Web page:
I don't know what the dots are. Then I tap into the day and I can see. So maybe they're requesting my time for ten days from now. I can pull up what my calendar says I have going on ten days from now, and I might see that, yes, I do have an opening to meet that request. But what I can't see from my mobile device is that may have been the one pocket of time that week, maybe the day before and the day after were days that were jam packed.
Maybe it's my first day home from a trip and I've now just completely overbooked myself. So while I absolutely use the calendar view on my mobile device as a reference, I will never make a yes no decision about my time until I have had full visibility into what we call the command center. So this needs to either be you're using a Google Calendar, Ical, whatever you need to be able to see the full week and month out of you understanding what is the reality of your available time, or in my instance, my paper planner, my top planner. I want to go reference that to make sure I'm not getting overbooked or over scheduled. So by all means, use it as a reference, but do not use it as the tool you go to to make yes no decisions for your time.
Now, the fifth and final thing, and believe me, there are more, but the fifth one I chose to share on what I would never do as a time management expert is to wait until the end of January or the end of December or the beginning of January to start my planning for the new year. If you wait until most people either wait until that week between Christmas and New Year's or kind of lean into it the first week of January to sit down and create their plans for the year, if you are doing that, it is already too late. What do I mean? Well, when you wait until the right at the end of the year or the beginning of the new year to create your plans for the week or to create your plans for the year, first of all, we're usually kind of feeling a little tired. There's a lot going on in the holidays, right?
And to bring that level of thinking, you aren't going to necessarily make your best choices. Also, you are missing out on the opportunity to have done prep work so that when January comes, you're already in motion. So if you're waiting until January to do your annual planning then you're really going to miss out on the opportunities to be productive. My definition of productive getting the most important things done in a way that doesn't stress you out, you're going to miss out on those opportunities in the first several weeks of the year. And for most people, it means January is kind of awash.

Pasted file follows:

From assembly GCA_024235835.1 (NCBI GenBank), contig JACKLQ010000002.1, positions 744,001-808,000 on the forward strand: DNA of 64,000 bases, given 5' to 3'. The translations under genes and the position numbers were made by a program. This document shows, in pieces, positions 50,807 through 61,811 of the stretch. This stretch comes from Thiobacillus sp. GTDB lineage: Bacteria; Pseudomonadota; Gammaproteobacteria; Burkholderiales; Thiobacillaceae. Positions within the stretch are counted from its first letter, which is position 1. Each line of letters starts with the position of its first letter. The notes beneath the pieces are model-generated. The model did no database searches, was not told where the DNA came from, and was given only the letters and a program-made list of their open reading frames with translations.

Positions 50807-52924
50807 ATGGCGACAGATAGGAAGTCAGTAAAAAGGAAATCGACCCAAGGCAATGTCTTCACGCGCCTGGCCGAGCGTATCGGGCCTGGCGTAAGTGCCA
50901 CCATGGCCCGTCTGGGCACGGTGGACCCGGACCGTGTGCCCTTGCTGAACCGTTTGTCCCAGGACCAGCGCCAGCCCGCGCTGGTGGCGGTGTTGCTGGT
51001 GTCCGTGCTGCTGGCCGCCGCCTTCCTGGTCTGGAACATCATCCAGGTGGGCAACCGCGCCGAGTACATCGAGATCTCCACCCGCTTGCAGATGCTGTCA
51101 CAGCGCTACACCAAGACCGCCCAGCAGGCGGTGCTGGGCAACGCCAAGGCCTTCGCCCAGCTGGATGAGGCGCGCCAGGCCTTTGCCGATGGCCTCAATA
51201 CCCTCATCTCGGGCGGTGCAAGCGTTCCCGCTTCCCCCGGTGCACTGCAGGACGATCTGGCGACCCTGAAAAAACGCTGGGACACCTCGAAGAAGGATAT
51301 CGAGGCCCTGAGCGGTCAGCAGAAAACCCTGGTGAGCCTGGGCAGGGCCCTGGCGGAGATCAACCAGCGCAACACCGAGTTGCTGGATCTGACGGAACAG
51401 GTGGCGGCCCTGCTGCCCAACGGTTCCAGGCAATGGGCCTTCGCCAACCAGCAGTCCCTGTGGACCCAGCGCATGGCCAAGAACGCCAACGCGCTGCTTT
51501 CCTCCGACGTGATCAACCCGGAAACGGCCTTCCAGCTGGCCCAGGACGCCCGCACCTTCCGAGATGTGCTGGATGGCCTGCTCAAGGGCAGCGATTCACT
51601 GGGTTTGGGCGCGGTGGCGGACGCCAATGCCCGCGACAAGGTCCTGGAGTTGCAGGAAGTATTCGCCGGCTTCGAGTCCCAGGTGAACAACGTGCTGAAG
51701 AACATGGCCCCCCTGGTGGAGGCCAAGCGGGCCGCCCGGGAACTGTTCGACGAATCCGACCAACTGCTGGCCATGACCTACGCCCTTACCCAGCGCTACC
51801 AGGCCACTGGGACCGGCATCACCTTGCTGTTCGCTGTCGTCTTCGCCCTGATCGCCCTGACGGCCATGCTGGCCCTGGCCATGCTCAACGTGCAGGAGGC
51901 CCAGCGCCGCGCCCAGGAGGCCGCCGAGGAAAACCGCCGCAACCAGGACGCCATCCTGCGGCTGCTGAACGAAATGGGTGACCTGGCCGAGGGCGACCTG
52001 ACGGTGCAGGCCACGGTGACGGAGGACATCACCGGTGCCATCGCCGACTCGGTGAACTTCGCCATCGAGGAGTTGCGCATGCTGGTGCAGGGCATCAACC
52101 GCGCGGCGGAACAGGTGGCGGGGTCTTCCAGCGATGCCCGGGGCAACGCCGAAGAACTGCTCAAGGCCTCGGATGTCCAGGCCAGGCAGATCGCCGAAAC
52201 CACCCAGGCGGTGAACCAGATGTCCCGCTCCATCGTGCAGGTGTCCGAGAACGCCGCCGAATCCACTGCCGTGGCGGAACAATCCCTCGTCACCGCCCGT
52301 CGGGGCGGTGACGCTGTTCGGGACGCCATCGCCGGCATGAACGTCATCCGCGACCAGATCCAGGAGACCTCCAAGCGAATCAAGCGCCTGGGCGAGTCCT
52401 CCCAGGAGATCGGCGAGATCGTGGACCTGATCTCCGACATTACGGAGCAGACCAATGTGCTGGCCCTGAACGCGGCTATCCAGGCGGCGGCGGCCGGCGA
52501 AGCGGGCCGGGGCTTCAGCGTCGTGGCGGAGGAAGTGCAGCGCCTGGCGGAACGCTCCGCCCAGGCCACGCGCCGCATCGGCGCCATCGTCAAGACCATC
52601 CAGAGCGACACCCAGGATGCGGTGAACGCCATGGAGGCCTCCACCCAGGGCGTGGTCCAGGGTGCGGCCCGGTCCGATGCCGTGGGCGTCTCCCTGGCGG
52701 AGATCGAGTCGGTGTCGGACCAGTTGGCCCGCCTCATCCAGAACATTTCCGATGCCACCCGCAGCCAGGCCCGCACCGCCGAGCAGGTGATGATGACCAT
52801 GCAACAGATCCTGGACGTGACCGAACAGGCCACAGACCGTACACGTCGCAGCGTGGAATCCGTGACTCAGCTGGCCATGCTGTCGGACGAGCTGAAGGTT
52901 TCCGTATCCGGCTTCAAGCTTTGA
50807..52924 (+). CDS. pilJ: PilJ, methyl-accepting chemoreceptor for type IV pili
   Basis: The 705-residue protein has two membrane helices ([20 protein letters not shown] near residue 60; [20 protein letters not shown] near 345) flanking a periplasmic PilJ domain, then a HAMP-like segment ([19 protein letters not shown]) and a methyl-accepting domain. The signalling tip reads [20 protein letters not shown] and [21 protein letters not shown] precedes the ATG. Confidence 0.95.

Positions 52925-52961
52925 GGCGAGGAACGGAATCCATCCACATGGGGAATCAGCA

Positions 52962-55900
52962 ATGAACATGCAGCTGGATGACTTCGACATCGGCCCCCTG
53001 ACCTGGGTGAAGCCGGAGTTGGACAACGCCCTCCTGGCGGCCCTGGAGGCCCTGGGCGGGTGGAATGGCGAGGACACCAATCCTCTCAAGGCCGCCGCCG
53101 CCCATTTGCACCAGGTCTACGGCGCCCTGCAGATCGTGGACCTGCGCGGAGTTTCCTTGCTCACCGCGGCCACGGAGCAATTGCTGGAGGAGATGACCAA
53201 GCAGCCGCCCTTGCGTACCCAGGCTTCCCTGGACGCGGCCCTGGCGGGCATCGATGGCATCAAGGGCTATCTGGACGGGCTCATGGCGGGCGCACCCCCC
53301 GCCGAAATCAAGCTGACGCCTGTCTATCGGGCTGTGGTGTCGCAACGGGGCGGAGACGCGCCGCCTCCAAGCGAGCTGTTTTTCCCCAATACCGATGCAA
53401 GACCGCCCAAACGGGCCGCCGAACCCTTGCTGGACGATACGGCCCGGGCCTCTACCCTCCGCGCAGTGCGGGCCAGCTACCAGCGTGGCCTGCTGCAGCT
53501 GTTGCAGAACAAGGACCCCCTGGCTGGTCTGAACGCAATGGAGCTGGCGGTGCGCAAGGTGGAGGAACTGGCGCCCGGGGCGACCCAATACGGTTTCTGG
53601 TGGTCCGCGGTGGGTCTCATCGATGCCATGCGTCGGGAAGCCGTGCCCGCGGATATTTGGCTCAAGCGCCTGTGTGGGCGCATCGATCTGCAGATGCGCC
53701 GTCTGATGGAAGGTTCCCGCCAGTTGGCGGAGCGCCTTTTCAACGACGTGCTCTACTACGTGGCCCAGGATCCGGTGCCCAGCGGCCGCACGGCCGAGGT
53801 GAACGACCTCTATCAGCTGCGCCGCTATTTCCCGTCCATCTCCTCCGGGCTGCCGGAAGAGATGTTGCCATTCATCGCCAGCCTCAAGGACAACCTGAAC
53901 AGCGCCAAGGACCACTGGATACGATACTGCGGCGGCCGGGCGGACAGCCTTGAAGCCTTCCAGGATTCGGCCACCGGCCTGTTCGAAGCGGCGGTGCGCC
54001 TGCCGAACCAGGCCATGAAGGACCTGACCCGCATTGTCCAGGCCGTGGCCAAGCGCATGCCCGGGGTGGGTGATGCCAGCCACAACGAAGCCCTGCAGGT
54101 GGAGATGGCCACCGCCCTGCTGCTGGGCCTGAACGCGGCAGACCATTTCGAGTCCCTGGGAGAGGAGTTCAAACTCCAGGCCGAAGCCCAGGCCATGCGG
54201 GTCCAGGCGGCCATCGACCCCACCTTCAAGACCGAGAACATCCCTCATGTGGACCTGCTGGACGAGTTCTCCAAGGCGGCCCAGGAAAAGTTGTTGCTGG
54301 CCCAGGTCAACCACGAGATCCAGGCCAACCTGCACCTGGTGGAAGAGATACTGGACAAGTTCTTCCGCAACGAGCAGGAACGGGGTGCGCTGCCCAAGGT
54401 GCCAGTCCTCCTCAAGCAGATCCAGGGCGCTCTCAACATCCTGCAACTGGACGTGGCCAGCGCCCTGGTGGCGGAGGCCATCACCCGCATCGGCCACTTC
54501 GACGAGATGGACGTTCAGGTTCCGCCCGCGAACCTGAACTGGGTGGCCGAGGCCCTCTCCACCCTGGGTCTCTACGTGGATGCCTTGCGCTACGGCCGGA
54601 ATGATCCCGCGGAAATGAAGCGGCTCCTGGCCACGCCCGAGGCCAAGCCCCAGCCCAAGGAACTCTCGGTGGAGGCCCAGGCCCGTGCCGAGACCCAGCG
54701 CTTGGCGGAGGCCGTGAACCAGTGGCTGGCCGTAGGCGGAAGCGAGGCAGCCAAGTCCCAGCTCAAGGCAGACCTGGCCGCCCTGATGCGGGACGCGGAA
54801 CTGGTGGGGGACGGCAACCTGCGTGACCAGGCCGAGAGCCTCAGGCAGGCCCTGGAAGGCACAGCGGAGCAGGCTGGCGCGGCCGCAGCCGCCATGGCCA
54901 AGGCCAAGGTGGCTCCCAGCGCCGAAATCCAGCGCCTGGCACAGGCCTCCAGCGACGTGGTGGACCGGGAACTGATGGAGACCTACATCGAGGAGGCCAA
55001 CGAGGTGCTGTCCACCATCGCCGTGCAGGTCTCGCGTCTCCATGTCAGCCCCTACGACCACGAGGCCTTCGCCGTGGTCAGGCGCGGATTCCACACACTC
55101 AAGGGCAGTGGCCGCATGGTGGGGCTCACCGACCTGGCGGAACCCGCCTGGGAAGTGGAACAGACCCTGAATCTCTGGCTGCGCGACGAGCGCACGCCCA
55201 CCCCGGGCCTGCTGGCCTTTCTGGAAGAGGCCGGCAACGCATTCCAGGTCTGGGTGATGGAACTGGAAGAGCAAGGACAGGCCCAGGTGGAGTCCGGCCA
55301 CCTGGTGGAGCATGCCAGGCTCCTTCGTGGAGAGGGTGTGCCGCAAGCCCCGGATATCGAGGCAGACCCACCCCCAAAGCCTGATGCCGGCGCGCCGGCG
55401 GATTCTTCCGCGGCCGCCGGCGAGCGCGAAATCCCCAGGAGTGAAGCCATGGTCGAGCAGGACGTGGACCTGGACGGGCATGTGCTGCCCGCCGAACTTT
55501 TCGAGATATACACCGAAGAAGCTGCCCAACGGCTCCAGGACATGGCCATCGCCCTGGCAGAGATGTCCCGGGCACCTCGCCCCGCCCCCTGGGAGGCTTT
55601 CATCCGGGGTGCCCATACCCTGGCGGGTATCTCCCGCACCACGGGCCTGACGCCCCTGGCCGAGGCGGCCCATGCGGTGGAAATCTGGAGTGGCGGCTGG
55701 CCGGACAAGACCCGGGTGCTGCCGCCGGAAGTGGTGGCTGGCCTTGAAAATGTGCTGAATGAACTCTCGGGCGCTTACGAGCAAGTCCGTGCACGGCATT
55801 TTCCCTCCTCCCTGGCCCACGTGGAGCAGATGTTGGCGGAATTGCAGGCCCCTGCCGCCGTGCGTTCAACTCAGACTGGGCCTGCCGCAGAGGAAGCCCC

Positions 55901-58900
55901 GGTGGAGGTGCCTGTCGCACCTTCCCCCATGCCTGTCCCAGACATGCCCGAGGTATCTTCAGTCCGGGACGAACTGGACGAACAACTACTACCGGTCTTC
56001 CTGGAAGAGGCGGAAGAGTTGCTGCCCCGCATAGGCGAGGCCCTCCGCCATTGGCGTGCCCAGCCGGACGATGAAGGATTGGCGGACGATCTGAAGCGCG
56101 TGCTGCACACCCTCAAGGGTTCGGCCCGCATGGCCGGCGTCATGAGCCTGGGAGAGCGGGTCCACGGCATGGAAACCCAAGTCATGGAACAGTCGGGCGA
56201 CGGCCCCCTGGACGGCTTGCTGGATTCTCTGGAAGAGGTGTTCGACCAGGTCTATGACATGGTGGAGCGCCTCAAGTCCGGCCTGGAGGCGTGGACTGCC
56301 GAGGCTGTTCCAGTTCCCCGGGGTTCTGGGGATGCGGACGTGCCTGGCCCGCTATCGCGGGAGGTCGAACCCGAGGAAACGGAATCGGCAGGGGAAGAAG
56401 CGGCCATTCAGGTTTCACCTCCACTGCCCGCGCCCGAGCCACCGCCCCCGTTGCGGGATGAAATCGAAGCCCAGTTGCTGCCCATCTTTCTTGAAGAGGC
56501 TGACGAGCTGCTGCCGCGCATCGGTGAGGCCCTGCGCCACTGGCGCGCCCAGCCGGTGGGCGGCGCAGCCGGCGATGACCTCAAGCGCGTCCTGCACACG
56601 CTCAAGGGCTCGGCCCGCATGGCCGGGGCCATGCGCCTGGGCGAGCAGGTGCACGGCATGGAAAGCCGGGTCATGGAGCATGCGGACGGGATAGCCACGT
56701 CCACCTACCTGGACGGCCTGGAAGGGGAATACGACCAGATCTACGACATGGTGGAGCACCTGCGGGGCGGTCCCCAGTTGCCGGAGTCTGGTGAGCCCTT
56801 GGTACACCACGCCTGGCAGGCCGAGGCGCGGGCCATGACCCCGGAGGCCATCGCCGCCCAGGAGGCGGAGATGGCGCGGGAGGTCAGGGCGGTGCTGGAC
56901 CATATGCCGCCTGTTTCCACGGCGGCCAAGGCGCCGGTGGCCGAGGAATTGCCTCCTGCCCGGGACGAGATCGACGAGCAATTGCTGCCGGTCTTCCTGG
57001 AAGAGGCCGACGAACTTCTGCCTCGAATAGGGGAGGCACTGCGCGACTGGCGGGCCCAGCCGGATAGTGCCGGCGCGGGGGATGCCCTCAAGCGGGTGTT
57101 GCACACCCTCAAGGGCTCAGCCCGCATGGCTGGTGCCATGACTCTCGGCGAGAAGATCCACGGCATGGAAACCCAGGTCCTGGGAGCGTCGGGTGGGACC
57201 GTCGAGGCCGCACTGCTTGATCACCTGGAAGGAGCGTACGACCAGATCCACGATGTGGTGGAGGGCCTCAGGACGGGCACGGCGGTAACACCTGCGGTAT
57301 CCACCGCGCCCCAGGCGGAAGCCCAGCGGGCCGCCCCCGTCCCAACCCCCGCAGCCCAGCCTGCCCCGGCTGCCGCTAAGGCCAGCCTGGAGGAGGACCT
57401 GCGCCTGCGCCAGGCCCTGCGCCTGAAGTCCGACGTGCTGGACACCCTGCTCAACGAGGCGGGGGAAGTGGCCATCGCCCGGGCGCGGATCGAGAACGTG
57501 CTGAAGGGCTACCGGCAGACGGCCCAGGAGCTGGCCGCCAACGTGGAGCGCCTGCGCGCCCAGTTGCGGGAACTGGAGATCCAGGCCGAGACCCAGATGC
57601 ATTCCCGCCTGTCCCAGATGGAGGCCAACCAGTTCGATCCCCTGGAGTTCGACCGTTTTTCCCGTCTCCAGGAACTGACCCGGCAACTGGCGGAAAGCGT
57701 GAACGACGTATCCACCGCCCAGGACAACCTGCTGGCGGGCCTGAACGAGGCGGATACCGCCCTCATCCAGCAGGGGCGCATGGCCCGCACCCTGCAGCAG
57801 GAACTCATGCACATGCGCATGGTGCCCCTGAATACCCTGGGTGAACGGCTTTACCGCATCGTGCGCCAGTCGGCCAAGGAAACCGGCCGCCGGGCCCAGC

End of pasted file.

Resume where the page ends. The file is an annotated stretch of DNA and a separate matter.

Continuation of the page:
This is especially true for business owners, small business owners such as myself. If I were to wait until January to sit down and look at my plan for my business for the year, guess what? The month of January and half of February is gone. Because if you need to do prep work planning, if you do events, maybe you're creating something online. Maybe there's an event at a brick-and-mortar store.
That type of activity usually takes planning a good six to eight weeks ahead of time. This is why I do my annual planning, my first draft of it in October so that I make sure that I am focused on any activities I need to in November and December to hit any milestones that I want to achieve in January. So, quick recap of five things I would never do. First, start each day with a top three priority list. Second, set New Year's resolutions.
Third, work from a task list instead of a plan. Fourth, use my mobile device calendar as a tool to make yes-no decisions for my time. And fifth, I would never wait until the end of the year, the start of the new one, to start my annual planning. I would love to hear what else you guys might think about adding to the list of five things a time management expert would never do. Feel free to come find me over on Instagram at megan Summerall.
Shoot me a DM and let me know. Have a great week. Getting on top of all things time management, organization, and productivity doesn't have to stop just because this episode is over. If you want one-tap access to all of my training and current top podcasts, go to the App Store or Google Play and download the Pink B app. It's one word.